Imperial palace found at first Chinese emperor's cemetery
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The remains of a massive "imperial palace" have been uncovered at the mausoleum of China's first emperor, Qinshihuang, in the tourist city of Xian, archaeologists said.
Based on its foundations, the courtyard-style palace was estimated to be 690 meters long and 250 meters wide, Sun Weigang, an associate researcher at the Shaanxi provincial institute of archaeology said.
Covering an area of 170,000 cubic meters, the palace was nearly one fourth the size of the Forbidden City in Beijing, the imperial palace of China's last two feudal dynasties of Ming and Qing (1368-1911), Sun said.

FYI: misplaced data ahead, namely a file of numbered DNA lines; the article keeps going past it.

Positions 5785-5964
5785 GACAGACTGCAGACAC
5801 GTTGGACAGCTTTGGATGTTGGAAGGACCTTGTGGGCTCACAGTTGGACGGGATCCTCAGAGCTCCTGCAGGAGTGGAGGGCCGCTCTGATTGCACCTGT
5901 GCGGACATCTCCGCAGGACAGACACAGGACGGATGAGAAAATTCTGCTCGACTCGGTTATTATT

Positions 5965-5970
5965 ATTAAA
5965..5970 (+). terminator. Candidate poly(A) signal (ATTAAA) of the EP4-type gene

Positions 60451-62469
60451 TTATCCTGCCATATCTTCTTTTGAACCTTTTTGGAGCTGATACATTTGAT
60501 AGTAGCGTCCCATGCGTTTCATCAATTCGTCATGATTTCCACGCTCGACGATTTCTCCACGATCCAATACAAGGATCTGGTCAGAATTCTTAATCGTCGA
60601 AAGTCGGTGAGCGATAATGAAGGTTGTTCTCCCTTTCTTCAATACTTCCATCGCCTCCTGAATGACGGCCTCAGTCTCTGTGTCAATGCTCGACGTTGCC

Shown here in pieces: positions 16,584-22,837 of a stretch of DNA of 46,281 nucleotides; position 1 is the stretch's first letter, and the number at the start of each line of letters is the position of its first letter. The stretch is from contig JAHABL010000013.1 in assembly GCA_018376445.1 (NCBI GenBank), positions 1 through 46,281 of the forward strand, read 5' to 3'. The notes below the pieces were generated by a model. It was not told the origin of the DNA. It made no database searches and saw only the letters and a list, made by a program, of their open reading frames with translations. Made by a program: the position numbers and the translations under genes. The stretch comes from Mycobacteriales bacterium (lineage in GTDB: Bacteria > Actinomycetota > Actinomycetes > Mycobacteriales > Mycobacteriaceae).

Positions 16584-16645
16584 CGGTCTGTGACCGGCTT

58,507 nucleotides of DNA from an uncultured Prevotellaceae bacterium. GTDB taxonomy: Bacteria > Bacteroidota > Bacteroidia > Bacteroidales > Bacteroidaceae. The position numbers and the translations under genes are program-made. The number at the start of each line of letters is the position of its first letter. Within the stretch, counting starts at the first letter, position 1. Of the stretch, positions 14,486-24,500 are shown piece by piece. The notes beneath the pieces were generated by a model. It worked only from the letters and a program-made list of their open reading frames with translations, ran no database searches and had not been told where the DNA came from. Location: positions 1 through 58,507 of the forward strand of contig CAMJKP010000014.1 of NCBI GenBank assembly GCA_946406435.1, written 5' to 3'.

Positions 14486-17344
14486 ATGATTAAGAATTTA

It is the largest complex ever found at the cemetery of Qinshihuang, known as China's first emperor as he united the country, he said.
The palace included 18 courtyard houses and a main building that overlooked the houses, according to the researcher.
The palace could shed light on the architectural styles of the Qin Dynasty (221 BC-207 BC) and showed emperor Qinshihuang's wish to continue to live in imperial grandeur even during his afterlife, he said.
The 56-square-km Mausoleum of Qinshihuang is the world's largest underground mausoleum and is famous for its terracotta warriors, state-run Xinhua news agency reported.
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